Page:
RD298 - 2016 Catalog of State and Federal Mandates on Local Governments
BACKGROUND TO THE CATALOG
In response to increasing interest in the effect of mandates on localities, the 1993 General Assembly enacted legislation directing the Commission on Local Government to compile and annually update a catalog of State and Federal mandates imposed on the Commonwealth’s local governments, including, where available, a summary of the fiscal impact of any new mandates.(*1) This 2016 edition of the catalog published by the Commission on Local Government includes mandates identified as of August 2016.(*2) The Commission examined all legislation passed by the 2016 General Assembly session, surveyed executive branch agencies, and contacted the local government associations (the Virginia Association of Counties and the Virginia Municipal League) for information on new mandates and mandates not previously identified.
In the development of this document, the Commission adhered to the definition of “mandate” originally adopted by the Joint Legislative Audit and Review Commission (JLARC) and reconfirmed in Executive Order 58 (2007), which defines a mandate as a State or Federal constitutional, statutory, or administrative action that places a requirement on local governments.(*3) This definition encompasses the four types of mandates classified in Executive Order 58: (1) compulsory orders, (2) conditions of financial aid, (3) regulation of optional activities, and (4) state fiscal preemption. Under this classification scheme, “compulsory orders” require local government compliance regardless of receipt of aid or other circumstances. Mandates termed “conditions of financial aid” require compliance only if the locality accepts the State or Federal assistance in question. Mandates classified as “regulation of optional activities” result from State or Federal regulation of activities that local governments undertake voluntarily. Finally, mandates termed “state fiscal preemption” involve measures that result in a net reduction of revenues collected by a locality or a restriction on the locality’s authority to collect such revenues. This last type of mandate was introduced by Executive Order 58 and was not considered for inclusion in the catalog prior to the 2008 edition.
ASSOCIATED STATE OVERSIGHT OF MANDATES
In addition to requiring that mandates be cataloged, the General Assembly has taken several other steps to monitor the effects of mandates on Virginia’s local governments.(*4) For example, the legislature has directed the Division of Legislative Services to refer to the Commission any bills introduced in the General Assembly that may require one or more local governments to render a new service or expand an existing service, or require a net reduction in revenues by any county, city, or town.)(*5) The Commission must then conduct an investigation of such bills and prepare fiscal impact estimates to be filed with the Clerk of the House of Delegates for distribution to legislators considering those measures. These fiscal impact statements alert legislators to any adverse fiscal impacts that might result from the proposed legislation.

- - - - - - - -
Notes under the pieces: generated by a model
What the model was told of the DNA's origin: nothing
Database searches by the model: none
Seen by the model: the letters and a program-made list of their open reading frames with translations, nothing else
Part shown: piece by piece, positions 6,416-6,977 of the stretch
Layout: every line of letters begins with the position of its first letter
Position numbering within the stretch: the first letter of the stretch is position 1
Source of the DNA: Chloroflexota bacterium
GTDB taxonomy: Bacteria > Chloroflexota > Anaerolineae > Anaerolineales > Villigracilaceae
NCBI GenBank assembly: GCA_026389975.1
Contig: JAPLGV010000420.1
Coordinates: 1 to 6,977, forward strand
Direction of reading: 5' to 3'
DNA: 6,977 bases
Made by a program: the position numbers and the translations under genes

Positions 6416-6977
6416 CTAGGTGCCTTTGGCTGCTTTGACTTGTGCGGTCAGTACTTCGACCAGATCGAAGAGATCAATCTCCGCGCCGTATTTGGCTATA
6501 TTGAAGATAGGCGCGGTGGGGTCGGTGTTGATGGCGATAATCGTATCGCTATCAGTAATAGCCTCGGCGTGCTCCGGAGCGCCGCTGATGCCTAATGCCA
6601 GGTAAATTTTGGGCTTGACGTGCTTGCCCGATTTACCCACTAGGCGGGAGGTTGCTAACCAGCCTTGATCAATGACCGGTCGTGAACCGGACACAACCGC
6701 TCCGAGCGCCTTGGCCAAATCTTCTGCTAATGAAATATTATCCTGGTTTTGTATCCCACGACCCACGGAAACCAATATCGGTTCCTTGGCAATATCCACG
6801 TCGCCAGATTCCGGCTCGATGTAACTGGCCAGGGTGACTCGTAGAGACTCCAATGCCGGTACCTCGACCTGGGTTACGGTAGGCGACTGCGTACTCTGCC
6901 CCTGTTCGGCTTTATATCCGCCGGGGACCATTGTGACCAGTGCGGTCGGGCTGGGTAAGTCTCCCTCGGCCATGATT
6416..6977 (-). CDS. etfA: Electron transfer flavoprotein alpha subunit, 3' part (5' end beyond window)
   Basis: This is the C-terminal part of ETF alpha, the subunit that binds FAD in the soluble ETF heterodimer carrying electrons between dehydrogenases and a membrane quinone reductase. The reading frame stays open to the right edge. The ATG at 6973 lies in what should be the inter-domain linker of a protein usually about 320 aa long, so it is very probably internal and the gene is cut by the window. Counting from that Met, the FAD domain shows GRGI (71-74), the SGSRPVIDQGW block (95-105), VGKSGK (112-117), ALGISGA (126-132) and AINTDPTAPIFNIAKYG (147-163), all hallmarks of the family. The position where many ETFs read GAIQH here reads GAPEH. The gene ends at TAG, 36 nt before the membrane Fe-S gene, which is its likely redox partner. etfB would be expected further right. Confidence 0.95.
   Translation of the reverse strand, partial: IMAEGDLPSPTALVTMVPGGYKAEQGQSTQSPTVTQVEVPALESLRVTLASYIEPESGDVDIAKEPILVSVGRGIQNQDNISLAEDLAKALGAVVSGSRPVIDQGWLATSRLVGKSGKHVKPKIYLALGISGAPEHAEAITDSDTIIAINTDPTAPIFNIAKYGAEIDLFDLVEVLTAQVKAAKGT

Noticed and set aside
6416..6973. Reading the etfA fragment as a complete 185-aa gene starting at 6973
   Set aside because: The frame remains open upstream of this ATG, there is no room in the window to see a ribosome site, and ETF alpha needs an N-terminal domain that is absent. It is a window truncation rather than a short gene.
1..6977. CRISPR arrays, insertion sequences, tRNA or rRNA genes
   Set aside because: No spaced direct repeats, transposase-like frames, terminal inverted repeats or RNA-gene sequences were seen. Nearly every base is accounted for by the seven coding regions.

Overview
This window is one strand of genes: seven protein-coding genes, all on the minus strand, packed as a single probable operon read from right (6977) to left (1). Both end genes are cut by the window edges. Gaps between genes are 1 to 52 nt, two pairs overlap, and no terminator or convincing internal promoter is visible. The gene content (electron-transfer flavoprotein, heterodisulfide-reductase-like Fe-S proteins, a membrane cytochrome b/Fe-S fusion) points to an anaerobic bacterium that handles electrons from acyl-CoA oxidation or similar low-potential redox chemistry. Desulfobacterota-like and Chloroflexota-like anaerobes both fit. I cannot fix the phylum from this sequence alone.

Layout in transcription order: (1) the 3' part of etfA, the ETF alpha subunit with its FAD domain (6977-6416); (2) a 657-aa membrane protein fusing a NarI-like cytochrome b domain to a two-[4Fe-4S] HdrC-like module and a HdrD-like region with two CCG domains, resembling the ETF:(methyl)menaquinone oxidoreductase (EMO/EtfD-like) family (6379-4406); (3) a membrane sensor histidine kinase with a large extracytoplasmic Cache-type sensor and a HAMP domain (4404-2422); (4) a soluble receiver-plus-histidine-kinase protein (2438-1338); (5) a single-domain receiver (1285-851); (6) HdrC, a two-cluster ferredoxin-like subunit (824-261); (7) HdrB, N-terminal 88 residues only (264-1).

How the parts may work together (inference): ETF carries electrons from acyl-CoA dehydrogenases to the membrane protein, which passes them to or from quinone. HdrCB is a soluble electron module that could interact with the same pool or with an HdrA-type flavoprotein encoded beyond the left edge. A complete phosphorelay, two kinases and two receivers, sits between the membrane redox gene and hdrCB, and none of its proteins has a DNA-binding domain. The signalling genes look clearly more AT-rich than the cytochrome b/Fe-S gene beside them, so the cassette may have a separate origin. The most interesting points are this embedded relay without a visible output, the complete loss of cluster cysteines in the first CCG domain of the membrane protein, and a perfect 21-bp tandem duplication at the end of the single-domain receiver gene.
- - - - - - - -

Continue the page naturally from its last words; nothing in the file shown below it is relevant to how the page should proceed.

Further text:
Further, in order to examine the fiscal as well as other impacts of existing mandates on localities, all State executive branch agencies are required to review mandates that they administer on local governments, and to report which, if any, might be altered or eliminated without interruption of local service delivery or undue threat to the health, safety, and welfare of citizens of the Commonwealth.(*6) The Commission is responsible for coordinating the scheduling of the assessments and for notifying the Governor and the General Assembly when an agency assessment recommends the alteration or elimination of a mandate.
The assessment of mandates by executive agencies is governed by Executive Order 58 that went into effect in October 2007, superseding Executive Memorandum 1-98, which had guided the assessment process since October 1998.(*7) Executive Order 58 eliminated the previous requirement to periodically reassess all mandates in the catalog, and limited assessment activities to four types of mandates: (1) new mandates; (2) newly identified mandates; (3) mandates that have been so substantially modified as to create a new mandate; and (4) mandates that the Commission, after duly considering input from local governments, state agencies, interest groups, and the public, has determined should be reassessed. In any case, no such mandate becomes subject to assessment until it has been in effect for at least twenty-four months, and no mandate can be reassessed more than once every four years unless it has been so substantially modified as to create a new mandate. The Commission annually establishes a schedule that state agencies must follow in assessing the types of mandates described above.
ORGANIZATION OF THE CATALOG
The 2016 edition of the catalog provides an inventory of all the State and Federal mandates on local governments in Virginia that had been identified as of August 2016. The catalog is organized into two parts. Part A contains those mandates administered by the executive agencies of the Commonwealth, and Part B lists the remaining mandates which either are administered by nonexecutive agencies or exist without State administrative oversight. In all, 693 mandates are included in the catalog. Of the total, 521 mandates subject to critical review by executive agencies are included, as opposed to 513 mandates listed in the 2015 edition.(*8)